Ensuring a safe return to campus for students, faculty, and staff has taken on a new meaning and challenges for college campuses as the COVID-19 pandemic lingers. Campus leaders must balance COVID-19 safety protocols with a pressing need to improve student safety in other areas, including dating violence, domestic violence, sexual assault, and stalking. Recent research suggests the COVID-19 pandemic and the subsequent stay-at-home orders significantly weakened financial and social support systems. These stay-at-home orders were particularly devastating for those who experience domestic violence and intimate partner violence at home, as one study found that of those also experiencing violence at home before the onset of the pandemic, nearly 23 percent reported that the violence had worsened. Unemployment and isolation from others have left survivors of domestic and intimate partner violence susceptible to increased violence in the home. The reopening of college campuses provides an opportunity for those individuals experiencing violence at home to escape from their abusers and for campus staff to provide resources for them to escape from abuse permanently. The reopening of campus is an opportunity to provide support for victims of violence, providing a haven from their abusers, as women 18-24 and 25-34 have the highest […]
This Assessment Tool is intended to be used after reviewing Integrating Victim Services into Conduct Policies Guide. This case study can be used to assess how integrated victim services is in your institutions’ current domestic violence, sexual assault, and stalking (DVSAS) conduct policy. “Se pretende utilizar esta Herramienta de Evaluación tras revisar la Guía de Políticas de Conducta sobre su Integración en los Servicios a la Víctima. Este caso de estudio puede ser utilizado para evaluar el nivel de integración de su institución, los servicios a la víctima y la política de conducta existente sobre la Violencia doméstica, Violencia en la relación de pareja, acoso sexual y acecho (DVSAS).” Download Document descargar documento
The U.S. Department of Education’s Office for Civil Rights today issued a Notice of Interpretation explaining that it will enforce Title IX’s prohibition on discrimination on the basis of sex to include: (1) discrimination based on sexual orientation; and (2) discrimination based on gender identity. Title IX of the Education Amendments of 1972 prohibits discrimination on the basis of sex in any education program or activity offered by a recipient of federal financial assistance. The Department’s interpretation stems from the landmark U.S. Supreme Court decision in Bostock v. Clayton County, issued one year ago this week, in which the Supreme Court recognized that it is impossible to discriminate against a person based on their sexual orientation or gender identity without discriminating against that person based on sex. “The Supreme Court has upheld the right for LGBTQ+ people to live and work without fear of harassment, exclusion, and discrimination – and our LGBTQ+ students have the same rights and deserve the same protections. I’m proud to have directed the Office for Civil Rights to enforce Title IX to protect all students from all forms of sex discrimination,” said U.S. Secretary of Education Miguel Cardona. “Today, the Department makes clear that all […]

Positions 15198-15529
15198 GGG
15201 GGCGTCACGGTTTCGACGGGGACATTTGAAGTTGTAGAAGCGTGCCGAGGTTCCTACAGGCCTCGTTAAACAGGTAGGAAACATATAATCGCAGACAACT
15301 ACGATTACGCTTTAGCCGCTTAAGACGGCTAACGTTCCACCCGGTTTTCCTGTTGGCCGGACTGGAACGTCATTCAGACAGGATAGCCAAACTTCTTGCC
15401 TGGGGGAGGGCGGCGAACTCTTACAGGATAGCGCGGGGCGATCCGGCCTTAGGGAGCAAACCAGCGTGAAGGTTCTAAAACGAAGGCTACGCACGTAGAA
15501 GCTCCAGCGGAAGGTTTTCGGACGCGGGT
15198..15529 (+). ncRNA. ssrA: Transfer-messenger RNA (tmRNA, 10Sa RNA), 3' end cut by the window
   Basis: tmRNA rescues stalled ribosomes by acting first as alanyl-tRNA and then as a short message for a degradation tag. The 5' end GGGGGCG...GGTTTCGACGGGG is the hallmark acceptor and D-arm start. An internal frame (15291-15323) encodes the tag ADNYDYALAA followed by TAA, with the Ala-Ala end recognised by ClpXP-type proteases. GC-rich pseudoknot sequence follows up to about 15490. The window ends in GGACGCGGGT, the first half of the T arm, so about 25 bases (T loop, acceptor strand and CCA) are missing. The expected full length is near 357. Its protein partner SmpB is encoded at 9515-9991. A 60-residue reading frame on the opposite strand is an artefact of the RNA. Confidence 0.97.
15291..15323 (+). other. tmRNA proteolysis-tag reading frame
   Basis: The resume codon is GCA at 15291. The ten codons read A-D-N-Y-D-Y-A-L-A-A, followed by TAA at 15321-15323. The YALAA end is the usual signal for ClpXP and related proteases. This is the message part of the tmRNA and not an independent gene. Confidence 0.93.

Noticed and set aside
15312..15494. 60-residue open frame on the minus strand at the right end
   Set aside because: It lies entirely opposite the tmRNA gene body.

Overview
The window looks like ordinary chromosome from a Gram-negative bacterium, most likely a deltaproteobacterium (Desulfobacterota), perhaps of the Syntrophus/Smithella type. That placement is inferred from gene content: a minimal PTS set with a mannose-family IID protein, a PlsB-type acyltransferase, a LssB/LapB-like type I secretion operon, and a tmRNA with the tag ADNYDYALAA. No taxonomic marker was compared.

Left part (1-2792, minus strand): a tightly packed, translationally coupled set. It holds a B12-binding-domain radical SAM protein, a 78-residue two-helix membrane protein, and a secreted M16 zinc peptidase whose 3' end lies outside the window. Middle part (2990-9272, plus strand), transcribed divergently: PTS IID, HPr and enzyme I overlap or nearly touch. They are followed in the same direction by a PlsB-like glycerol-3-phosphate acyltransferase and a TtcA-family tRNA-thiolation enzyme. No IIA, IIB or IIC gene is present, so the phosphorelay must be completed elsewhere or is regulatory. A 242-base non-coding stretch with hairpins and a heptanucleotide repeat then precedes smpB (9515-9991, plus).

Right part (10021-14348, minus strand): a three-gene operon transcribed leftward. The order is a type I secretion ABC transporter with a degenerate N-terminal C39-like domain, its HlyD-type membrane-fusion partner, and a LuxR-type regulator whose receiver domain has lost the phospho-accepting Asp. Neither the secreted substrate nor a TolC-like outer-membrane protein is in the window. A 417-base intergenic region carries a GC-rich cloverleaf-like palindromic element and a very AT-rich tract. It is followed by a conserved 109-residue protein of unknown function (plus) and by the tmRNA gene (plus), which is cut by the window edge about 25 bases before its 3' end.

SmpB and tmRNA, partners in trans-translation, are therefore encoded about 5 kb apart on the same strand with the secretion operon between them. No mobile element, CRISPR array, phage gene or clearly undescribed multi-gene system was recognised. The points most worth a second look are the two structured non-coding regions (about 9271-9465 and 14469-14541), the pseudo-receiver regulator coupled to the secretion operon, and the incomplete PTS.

Pride month is a time to celebrate the progress in achieving equal rights for the LGBTQ+ community, but we must work to ensure that all members of the LGBTQ+ community receive equality.Continue Reading
This year marked 20 years since April was first recognized as Sexual Assault Awareness Month and while there has been significant progress has been made, there still remains a great deal of work to be done.Continue Reading
Sexual assaults can have a tremendous impact on the mental and physical health of the women that experience them, making it very important that campuses support survivors to enable their success.Continue Reading
Most men think of sexual assault as coercion through physical force—the overly dramatized image of an assailant jumping out of the bushes or lurking in the shadows. That does happen, and those are very clear cases of sexual assault.
However, sexual assault shows up in myriad other ways on college campuses, and yet, far too often men are not forced to reconcile our actions with their consequences when they cause harm.Continue Reading
It all comes down to this: law enforcement and school administrators have to protect survivors—on campus and online.
Moving forward, college campuses must take more effective preventative measures to prevent sexual assault on campus, including increasing security presence, bringing awareness to the incidents of sexual misconduct on campus, and delivering harsher penalties for offenders.Continue Reading